PICTURE LIBRARY &
PHOTOGRAPHERS TO THE RAILWAY INDUSTRY
Colin Garratt - China Expeditions
Colin Garratt returned
to Inner Mongolia twice in 2004 to photograph the last all steam mainline
railway in the world. Below is an account of the first expedition.
Dec 2003 - Jan 2004.
STEAM'S LAST GREAT FLING
Colin Garratt returned from a four week expedition to the Jing Peng Pass in Inner Mongolia with a remarkable set of pictures documenting the world's last all steam main line. 27/01/04
"Imagine dreaming that in the wilds of Inner Mongolia, hidden from the rest of the world, is a new railway five hundred and eighty nine miles long and worked 100% by steam. And the route sees double headed 2-10-2s dragging 2,300 tonne trains climbing through a mountain range with 1 in 80 gradients, the line abounding in spirals, viaducts and tunnels and so dramatically engineered that one could make pictures as fine as any taken in the two hundred year history of the steam locomotive. And the line, signalled by attractive semaphores, was totally accessible; one could walk the track and take pictures from any vantage point one wished; there were no restrictions. Imagine waking up after a dream like that; imagine how crestfallen one would be that it was but a dream. But this time the dream was real............................"
Our minibus jumped and gyrated over an unmade stretch of road on the approach to Jing Peng. I was with my wife Carol, daughter Marie-Louise and our four year old twin boys Antaeus and Dominion. Also on board was our guide for the expedition Bao Dan Dan, a twenty three year old Mongolian girl, as beautiful as she was personable. Our driver was Qi Bao Fung who, we were to find out, was prepared to take his vehicle virtually anywhere in the name of railway photography. These were to be our companions over the coming three weeks as we disappeared into the Da Hinggang mountains back to the age of steam. Our target was the Ji-Tong Railway which connects the industrial cities of Jining in the west and Tongliao in the east. The line was built in the early 1990s and opened in December 1995. At Jing Peng the railway begins its climb through the mountain range; the summit lies in a tunnel in the middle of the mountains and it is approached by a climb some fifteen miles from either side. It is a section of railway known as the Jing Peng Pass.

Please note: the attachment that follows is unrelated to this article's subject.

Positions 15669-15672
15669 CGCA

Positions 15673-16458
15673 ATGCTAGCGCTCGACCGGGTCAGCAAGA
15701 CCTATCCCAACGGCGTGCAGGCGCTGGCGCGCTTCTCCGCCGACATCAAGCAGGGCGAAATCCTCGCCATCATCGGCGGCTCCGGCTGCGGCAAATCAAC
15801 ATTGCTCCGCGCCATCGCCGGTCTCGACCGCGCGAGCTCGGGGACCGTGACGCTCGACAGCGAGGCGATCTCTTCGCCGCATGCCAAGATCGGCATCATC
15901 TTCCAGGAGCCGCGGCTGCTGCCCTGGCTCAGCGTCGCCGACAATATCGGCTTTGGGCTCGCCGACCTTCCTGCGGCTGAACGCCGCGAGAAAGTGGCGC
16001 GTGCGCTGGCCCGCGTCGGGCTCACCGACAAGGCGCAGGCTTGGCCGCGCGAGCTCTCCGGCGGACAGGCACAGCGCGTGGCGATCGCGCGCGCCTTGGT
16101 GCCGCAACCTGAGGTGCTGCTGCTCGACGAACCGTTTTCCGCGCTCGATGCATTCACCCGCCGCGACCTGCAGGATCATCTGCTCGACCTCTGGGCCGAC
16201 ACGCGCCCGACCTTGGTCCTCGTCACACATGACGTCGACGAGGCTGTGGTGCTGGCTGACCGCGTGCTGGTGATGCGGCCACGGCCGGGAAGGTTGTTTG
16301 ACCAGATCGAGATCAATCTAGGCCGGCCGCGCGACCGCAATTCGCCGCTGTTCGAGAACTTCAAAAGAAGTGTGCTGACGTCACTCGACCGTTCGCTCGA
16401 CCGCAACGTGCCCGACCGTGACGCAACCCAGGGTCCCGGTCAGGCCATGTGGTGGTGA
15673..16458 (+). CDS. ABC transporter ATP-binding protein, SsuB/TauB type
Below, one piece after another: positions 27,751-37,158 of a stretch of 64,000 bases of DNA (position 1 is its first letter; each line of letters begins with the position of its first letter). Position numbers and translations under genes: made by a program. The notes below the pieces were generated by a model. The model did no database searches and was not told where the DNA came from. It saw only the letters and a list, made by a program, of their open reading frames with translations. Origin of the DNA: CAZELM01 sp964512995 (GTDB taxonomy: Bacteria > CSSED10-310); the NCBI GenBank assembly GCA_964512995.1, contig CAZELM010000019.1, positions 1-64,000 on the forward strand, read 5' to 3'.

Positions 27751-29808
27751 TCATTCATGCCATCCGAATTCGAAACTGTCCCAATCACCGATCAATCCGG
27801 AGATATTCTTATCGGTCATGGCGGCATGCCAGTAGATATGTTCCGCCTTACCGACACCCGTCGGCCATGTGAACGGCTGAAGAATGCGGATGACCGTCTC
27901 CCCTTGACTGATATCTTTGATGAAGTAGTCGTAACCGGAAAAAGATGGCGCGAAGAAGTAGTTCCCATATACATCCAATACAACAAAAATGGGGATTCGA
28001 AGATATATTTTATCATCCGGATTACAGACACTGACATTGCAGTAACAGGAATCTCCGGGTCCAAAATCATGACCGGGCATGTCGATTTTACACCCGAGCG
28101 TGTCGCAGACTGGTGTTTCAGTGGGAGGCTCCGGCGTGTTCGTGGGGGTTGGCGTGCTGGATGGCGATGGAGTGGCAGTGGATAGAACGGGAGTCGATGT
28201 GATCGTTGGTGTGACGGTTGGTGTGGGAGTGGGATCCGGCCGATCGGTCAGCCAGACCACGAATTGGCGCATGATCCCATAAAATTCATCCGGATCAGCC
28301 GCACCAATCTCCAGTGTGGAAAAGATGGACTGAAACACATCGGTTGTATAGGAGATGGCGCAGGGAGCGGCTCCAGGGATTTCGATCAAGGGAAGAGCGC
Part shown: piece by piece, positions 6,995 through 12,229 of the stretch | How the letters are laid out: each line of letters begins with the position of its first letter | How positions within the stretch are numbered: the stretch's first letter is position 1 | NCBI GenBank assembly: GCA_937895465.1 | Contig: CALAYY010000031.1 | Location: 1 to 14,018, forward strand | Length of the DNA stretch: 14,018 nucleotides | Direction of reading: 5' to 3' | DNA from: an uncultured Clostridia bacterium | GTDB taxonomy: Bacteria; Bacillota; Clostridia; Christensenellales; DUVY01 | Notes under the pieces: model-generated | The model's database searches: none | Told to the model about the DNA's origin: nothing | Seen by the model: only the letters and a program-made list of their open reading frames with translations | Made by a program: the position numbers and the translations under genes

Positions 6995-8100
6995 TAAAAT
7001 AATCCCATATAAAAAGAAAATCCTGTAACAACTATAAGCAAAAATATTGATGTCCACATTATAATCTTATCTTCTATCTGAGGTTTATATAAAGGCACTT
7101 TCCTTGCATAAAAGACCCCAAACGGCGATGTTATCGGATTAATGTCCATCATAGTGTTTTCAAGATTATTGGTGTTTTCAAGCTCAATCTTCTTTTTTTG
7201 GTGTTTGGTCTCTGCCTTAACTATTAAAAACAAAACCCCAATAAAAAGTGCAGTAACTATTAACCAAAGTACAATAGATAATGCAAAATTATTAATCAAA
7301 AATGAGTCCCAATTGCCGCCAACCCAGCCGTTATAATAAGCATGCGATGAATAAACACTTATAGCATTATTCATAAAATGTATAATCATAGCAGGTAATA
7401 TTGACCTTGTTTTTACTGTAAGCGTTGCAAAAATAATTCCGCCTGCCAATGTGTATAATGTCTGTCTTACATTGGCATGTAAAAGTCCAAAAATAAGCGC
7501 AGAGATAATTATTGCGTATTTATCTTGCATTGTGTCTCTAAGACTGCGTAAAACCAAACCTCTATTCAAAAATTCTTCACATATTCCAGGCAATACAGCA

As we entered the town, snowflakes swirled in the wind. The temperature was a mere five degrees centigrade; it would normally have been minus twenty. We were heading for Reshui, a small town at the opposite end of the mountain section where we were to make our base in the Railway Hotel. As we drove out towards the snow covered mountains the railway came into view and further up the valley we saw a freight train, the engines blasting their way up the mountainside, massive smoke columns rising into the air. "QJs" shouted the twins, (they had seen many pictures of them). We caught the train up as it snaked around a loop at the head of the valley and started to curve back down the other side. It would then cross a massive horseshoe viaduct before sharply swinging away into a tunnel.
We stopped at the viaduct to watch the train pass; the QJs hurled themselves at the gradient the deep throbbing coughs of their exhaust reverberating around the hills; the rhythms intensified whenever one of the engines slipped a little. With a deafening roar the giants reached the viaduct with their massive coal train - complete with a guard's van at the end. With the train engine enveloped in a ball of steam they forged past us, rounded the hillside and with whistles screaming they plunged into the tunnel; in the instant silence fell apart from the gentle rumble of the wagons but a massive mushroom of smoke spiralled skywards out of the tunnel mouth. Upon emerging from the tunnel, the engine's exhausts echoed and reverberated through the mountains and a black sooty smoke pall towered above the peaks. I glanced at the twins' faces, they were literally wide eyed and open mouthed at the incredible audio-visual spectacle they had witnessed. Here at the age of four was their first experience of the age of steam - a memory they will carry for life.